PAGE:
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Igor Milosevic NBA Draft Scouting Report
by:
March 29, 2005
Strengths
Impressive point guard with a very developed offensive game. Quick and creative, Milosevic can beat anyone in Greece with his one-on-one game, while his shooting touch is very precise and his game lasts as long as his coach wants it to. His thin body and great flexibility help fuel a good motor, which allows him to run around the court for 40 minutes without getting tired. He can shoot from downtown and due to some nice slashing skills, he is not predictable at all offensively and thus, he seems to be able to score in many different ways.

He is very mature for his age, mainly due to his experience both in A1 and his leading role in the Greek Junior National Teams. His passing is very good and on any occasion he proves that he is a very smart player and his organization skills can be great too, but only when he puts his head to it. He is competitive and his leadership skills are definitely above average.

Defensively, despite the fact that he is small and skinny, he guards space well and can be a tough defender, actually a "bull" when he wants to, running around and following his opponents without ever giving up. His ability to get in the passing lanes and come up with steals makes him special, proving once again his smarts.


Weaknesses
Milosevic is really skinny. According to rumors, he cannot bench more than 110-120 lbs. Despite approaching the age of 19, he hasn't bulked up, maybe thinking that he will lose his mobility. Moreover, he doesn't seem to be appreciated much this year and doesn't get much playing time, despite last season's excellent playoff games versus AEK, when he practically led Iraklis in the last two games. He gets zero playing time this season, something that probably reveals negative relationships with his coach and teammates.

Talking about his game, Milosevic needs to improve a lot in certain fields. Despite his offensive maturity, most of the time he doesn't really seem to play for the team. His games with Greece's U-19 National Team last summer prove the above statement, as his assists per game average revealed a first-shoot point guard, with little team-oriented mentality. His passing skills remain good (but not great), but if he doesn't take advantage of them and also look to improve them, then he is no point guard, especially not for the NBA.

Defensively, he might be great in guarding space, something vital in zone defenses, but obviously he isn't a factor in man-to-man. He seriously needs to bulk up in those cases, especially when the NBA uses man-to-man almost all the time.

Another issue is his potential in general. Even if he changes his mentality and also gets any playing time this year, a 19-year old player at 6-2, with a very developed offensive game and a very thin body doesn't seem to have much to achieve and certainly not in the NBA. If, at least, he was a couple of inches taller, he would be able to be dominant and also present his size as an advantage. But I think that at 6-2, his potential is limited and despite his skills, leadership and mobility, he can't get very high.


Competition
He plays for Iraklis, last season's third best Greek team, which almost ousted the eventual and former champions Panathinaikos in the A1 finals. But this team's last season's roster included superstars PG Dimitris Diamantidis and C Lazaros Papadopoulos, both starters in the National Team of Greece, which finished 5th in the Olympic tournament. Now, with those two gone, Iraklis is ranked 10th in A1 and Milosevic has seen almost no playing time this season, having played in 8 games and averaging only 9 mpg. His stats: 2.7 ppg, 0.5 rpg, 1.0 apg, 37% FG, 70% in Free Throws.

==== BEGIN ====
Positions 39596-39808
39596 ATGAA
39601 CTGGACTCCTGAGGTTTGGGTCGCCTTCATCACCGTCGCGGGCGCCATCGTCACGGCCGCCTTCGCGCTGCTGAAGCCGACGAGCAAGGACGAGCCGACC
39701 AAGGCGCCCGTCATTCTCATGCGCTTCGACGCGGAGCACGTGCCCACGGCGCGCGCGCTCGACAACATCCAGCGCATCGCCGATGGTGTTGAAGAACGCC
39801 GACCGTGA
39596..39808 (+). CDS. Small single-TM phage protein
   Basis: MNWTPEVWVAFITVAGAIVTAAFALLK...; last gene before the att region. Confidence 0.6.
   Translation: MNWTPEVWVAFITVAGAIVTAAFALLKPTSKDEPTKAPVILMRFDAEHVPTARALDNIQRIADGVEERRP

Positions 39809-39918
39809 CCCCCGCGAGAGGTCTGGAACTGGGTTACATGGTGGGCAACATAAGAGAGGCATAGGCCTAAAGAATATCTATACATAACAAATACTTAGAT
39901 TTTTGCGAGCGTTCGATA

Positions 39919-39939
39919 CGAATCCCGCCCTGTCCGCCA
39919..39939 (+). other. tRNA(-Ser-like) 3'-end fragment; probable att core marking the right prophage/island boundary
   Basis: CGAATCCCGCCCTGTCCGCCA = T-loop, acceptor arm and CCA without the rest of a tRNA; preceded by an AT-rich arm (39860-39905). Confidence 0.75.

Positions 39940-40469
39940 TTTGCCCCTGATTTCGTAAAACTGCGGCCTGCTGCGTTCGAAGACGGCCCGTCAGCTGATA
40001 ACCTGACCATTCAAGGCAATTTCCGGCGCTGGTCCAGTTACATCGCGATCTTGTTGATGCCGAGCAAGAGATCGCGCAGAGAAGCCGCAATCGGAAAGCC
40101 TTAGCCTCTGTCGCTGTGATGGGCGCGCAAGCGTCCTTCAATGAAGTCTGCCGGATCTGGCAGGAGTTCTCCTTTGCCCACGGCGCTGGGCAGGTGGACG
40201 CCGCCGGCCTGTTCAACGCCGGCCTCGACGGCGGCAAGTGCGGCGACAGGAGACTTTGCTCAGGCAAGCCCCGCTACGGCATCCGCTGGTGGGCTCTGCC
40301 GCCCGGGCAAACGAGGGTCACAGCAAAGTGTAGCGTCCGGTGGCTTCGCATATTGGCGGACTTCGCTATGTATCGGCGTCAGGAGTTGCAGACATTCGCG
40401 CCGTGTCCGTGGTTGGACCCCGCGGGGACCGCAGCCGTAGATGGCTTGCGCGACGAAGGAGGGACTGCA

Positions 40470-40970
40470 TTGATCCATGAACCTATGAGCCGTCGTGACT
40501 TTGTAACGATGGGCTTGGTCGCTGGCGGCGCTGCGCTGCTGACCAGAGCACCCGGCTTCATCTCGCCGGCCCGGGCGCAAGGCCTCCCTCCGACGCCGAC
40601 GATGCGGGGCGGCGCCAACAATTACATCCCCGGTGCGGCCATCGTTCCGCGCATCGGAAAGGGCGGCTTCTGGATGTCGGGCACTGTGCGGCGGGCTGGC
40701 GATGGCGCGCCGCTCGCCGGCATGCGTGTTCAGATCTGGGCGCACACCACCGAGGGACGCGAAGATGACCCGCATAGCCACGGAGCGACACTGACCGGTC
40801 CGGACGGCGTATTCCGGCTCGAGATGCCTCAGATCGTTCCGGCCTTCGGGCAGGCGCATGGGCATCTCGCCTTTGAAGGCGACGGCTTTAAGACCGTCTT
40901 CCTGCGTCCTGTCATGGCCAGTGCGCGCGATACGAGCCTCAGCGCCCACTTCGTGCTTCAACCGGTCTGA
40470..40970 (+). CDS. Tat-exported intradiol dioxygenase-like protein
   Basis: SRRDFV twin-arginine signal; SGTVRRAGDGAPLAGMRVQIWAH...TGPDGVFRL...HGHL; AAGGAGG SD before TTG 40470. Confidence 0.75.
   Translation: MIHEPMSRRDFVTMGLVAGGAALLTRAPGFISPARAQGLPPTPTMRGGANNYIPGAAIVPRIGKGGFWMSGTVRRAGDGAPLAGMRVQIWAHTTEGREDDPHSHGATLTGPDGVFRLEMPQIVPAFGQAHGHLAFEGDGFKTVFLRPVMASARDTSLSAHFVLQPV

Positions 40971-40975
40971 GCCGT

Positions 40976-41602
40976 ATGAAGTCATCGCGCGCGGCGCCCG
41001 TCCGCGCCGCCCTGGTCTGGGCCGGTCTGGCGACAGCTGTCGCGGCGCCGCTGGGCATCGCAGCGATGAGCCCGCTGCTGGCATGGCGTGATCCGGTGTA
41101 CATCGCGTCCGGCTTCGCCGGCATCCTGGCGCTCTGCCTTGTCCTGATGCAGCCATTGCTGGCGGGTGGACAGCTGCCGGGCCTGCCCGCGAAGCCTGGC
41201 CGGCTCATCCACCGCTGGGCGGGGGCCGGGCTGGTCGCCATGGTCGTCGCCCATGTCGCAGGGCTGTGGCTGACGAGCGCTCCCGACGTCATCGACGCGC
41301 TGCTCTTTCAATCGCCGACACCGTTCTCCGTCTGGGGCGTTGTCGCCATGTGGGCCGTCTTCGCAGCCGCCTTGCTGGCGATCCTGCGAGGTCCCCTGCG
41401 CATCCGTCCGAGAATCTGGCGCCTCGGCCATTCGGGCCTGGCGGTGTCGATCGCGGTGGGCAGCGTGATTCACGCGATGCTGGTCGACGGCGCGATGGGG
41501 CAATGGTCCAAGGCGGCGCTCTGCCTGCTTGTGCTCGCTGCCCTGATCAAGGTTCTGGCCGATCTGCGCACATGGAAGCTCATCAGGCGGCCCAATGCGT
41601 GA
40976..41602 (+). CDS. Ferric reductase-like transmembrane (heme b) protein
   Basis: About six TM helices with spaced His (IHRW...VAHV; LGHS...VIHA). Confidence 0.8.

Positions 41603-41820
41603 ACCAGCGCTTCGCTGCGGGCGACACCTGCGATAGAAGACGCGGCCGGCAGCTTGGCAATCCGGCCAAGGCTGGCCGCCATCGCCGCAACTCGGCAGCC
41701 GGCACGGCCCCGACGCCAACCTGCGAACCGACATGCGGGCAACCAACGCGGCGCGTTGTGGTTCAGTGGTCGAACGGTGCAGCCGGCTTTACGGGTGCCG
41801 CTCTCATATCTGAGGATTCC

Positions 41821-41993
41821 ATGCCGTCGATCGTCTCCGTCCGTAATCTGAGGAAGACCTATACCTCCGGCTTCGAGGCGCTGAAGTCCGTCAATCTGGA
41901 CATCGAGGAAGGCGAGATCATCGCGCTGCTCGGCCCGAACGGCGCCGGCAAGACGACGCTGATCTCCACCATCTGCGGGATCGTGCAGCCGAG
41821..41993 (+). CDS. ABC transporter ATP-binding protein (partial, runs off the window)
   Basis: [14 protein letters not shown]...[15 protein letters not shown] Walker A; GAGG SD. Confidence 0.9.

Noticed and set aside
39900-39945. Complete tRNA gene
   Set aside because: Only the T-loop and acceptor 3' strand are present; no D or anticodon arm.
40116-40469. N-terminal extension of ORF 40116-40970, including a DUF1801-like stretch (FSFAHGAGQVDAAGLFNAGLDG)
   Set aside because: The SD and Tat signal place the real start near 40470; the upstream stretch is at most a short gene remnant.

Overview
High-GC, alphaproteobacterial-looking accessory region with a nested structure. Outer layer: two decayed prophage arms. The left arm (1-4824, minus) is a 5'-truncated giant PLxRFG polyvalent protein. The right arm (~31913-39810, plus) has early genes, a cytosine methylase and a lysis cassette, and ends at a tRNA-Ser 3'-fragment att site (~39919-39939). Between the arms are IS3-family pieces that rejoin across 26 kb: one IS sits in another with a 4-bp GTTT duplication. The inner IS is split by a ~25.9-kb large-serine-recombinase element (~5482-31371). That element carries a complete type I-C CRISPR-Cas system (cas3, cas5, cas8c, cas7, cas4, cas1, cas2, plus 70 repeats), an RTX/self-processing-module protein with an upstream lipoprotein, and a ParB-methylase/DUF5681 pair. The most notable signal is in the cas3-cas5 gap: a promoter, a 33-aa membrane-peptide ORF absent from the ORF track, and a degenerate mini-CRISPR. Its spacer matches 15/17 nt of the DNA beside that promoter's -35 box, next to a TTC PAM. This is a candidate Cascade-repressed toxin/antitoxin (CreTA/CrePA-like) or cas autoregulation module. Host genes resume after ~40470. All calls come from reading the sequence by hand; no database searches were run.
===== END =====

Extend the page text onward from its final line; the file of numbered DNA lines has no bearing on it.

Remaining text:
His future? Unknown, but probably not in Iraklis.

Outlook
He will probably not declare this year and he will expect a great U-19 World Championships tournament, where he could raise his stock again and help that to find a better team to play for, either in Greece or in Spain/Italy. If he has a fine tournament and a steady season next year, he will then probably declare and be a candidate for the 2nd round.

Comments
Milosevic has been an unlucky player so far. He was very highly touted and his offensive game is one of the most impressive amongst European point guards his age I can remember. But his improvement is not going to be great and certainly will never come on the team he currently plays for.

Why he is unlucky? Because Greek basketball doesn't really need new point guards right now. Players like Thodoris Papaloukas, Dimitris Diamantidis and Nikos Zissis are included in Europe's best right now, while youngster Vassilis Spanoulis, last year's draft pick by Houston, might even play in the NBA next year and he is still the 4th best Greek PG!

This means that Milosevic will not gain any publicity or hype playing on a very good team, unless he really deserves it. He needs to change his on-court and off-court mentality soon, he needs to change his team and he needs to bulk up. And all that should be done quickly, if he wants to be excluded from the "ex-talent" list, which is not a small one in Greece during the past decade.


Facts
After losing to Panathinaikos 2-1 in last year's A1 Play-off semifinals, Iraklis played AEK in a best of 5 series for the title of 3rd best team in A1. Iraklis' star Dimitris Diamantidis, A1's MVP got injured in the third game and Milosevic helped Iraklis make it 3-2, by scoring an A1 career-high 29 points in the 4th game and 17 in the 5th, outplaying AEK's star guard Nikos Zissis, who fouled out in the fourth game, as he couldn't cope up with Milosevic's running ability. As a result, Iraklis finished third last season, the best ever for the team.

 


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